Clicks and bricks : assessing the viability of a food cooperative in Central Pennsylvania
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- Master's theses (IPV)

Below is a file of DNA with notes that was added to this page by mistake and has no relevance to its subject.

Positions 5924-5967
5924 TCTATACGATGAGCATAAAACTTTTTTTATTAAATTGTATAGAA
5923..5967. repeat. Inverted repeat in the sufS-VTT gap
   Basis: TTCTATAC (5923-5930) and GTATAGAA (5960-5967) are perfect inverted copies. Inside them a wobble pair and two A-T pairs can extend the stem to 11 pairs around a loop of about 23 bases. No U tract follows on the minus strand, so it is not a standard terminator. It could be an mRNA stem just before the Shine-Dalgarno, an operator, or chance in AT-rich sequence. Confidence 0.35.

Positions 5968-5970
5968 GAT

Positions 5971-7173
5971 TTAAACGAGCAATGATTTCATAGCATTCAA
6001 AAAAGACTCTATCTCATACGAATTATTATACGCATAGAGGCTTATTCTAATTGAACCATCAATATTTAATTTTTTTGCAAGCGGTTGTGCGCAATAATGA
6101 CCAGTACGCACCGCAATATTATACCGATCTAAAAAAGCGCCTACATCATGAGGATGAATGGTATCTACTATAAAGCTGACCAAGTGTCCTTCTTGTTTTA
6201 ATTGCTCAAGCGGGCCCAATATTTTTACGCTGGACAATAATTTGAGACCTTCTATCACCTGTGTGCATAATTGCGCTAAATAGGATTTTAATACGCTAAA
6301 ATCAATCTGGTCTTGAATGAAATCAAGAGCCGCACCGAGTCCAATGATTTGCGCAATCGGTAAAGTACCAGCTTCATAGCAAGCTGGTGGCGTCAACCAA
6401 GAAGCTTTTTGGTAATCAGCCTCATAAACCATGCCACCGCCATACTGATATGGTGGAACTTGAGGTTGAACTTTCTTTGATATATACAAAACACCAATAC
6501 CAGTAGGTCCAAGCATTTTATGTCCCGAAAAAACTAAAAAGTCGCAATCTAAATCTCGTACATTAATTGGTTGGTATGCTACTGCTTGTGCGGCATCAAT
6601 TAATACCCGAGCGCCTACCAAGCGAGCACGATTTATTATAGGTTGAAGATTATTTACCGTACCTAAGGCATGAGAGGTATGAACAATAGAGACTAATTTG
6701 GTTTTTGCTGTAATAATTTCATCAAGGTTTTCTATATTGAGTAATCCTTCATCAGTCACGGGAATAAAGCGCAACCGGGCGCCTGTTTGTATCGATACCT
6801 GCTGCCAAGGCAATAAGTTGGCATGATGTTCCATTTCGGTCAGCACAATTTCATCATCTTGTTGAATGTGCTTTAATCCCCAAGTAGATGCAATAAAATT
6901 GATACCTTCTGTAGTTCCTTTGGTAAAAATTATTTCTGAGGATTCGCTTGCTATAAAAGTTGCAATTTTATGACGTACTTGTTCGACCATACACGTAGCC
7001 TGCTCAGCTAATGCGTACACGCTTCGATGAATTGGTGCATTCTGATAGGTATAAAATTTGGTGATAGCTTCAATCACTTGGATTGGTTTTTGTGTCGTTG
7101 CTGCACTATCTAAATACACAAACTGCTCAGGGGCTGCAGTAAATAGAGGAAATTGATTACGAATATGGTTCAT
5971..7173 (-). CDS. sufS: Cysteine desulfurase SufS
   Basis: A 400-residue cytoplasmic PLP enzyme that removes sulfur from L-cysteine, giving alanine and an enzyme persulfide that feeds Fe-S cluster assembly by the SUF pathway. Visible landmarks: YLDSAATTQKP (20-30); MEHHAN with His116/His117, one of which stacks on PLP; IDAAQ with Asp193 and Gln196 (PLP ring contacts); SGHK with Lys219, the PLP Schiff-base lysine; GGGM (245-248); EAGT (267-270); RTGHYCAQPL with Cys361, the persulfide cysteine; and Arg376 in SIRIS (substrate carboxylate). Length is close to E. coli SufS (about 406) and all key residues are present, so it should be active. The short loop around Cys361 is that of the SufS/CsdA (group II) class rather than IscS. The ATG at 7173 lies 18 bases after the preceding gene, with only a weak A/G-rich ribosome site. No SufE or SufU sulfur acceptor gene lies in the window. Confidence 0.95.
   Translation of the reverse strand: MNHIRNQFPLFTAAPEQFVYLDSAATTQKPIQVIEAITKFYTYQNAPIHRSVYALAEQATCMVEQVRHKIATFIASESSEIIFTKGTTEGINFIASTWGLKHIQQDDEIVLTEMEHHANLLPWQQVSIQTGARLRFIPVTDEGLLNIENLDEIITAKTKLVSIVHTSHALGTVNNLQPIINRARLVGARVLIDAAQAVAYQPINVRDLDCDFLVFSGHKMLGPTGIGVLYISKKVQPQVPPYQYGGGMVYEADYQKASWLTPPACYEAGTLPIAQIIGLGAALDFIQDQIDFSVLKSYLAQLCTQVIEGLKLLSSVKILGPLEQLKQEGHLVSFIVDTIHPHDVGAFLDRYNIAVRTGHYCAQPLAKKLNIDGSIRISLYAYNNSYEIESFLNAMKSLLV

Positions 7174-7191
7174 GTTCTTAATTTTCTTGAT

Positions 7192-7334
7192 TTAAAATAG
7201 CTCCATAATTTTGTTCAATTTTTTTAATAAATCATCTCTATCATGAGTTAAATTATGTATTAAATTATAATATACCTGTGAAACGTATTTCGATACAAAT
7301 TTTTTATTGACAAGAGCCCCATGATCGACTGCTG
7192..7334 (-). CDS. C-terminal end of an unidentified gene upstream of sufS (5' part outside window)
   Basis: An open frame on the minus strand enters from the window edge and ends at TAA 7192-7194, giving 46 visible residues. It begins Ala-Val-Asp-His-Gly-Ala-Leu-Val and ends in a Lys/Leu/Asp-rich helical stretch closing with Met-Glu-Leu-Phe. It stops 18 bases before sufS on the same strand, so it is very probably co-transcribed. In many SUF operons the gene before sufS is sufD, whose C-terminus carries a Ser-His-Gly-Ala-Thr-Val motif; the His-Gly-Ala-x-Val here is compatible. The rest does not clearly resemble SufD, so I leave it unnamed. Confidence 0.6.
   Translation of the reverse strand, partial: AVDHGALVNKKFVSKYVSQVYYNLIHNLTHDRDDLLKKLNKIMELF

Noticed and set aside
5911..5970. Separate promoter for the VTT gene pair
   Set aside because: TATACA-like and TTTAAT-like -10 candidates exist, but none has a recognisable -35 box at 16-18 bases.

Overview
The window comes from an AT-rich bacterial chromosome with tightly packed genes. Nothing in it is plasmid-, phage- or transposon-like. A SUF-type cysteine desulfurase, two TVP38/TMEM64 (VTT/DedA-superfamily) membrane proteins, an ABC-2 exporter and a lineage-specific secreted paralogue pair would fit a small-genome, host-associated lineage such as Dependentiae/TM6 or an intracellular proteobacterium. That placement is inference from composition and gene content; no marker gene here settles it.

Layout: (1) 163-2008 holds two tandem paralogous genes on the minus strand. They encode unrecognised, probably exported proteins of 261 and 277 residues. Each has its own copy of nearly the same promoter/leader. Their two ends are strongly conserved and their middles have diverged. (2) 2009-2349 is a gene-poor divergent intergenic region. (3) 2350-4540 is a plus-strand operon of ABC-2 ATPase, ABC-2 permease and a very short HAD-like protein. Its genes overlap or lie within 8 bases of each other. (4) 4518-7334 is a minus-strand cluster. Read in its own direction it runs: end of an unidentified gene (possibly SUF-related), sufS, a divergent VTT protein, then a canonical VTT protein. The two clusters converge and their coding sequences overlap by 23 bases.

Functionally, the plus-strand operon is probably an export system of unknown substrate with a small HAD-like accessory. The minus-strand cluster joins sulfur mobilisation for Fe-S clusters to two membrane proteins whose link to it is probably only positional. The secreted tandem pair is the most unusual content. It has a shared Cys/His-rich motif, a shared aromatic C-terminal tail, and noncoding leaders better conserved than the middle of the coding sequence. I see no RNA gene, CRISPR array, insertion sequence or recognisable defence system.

As interest in local foods reaches previously unfathomable heights in the United States, there is a growing diversity of business models to bolster local food economies and increase access to a wider range of high quality local products. The cooperative model, in which the business or organization is owned and operated by its users for their benefit, has existed in the food and agricultural sectors for well over a century, but is seeing a resurgence in popularity in recent years. This case study of a food cooperative in an affluent university town in Pennsylvania looks to assess the viability of a cooperative in the ever-expanding local food landscape. The cooperative at hand was at a crossroads of how to proceed with its business model to be most successful in its community, either as an online market food hub or as a local grocery store, and sought feedback from its member-owners to decide its next step. Through an online survey, interviews, and group discussions with subsequent online vote, the Board of Directors gauged community engagement, both potential and realized, to measure the viability of a food cooperative in the given area. The research questions focus on member and community engagement as a gauge for success of a cooperative food venture, the challenges associated with the success of a cooperative food venture, and possible ways in which a cooperative model can survive in the context of other alternative food networks. The study finds a wealth of existing and emerging local food ventures in the area that fill a niche similar to that of the proposed cooperative. The study shows a trend of a community generous with its money, but less with its time, energy, and emotional engagement. The lack of member engagement is a major challenge for a cooperative food venture to succeed, as are intra-organizational conflict inherent to cooperatives, the online market business model and that it does not fit into traditional consumer habits nor does it provide its patrons with competitive priced goods, the time required of a working Board of Directors to make such changes, and the lack of a concrete identity within the community. Those things, along with an overreliance on the value of social embeddedness lead to the conclusion that a non-cooperative model could potentially find more success.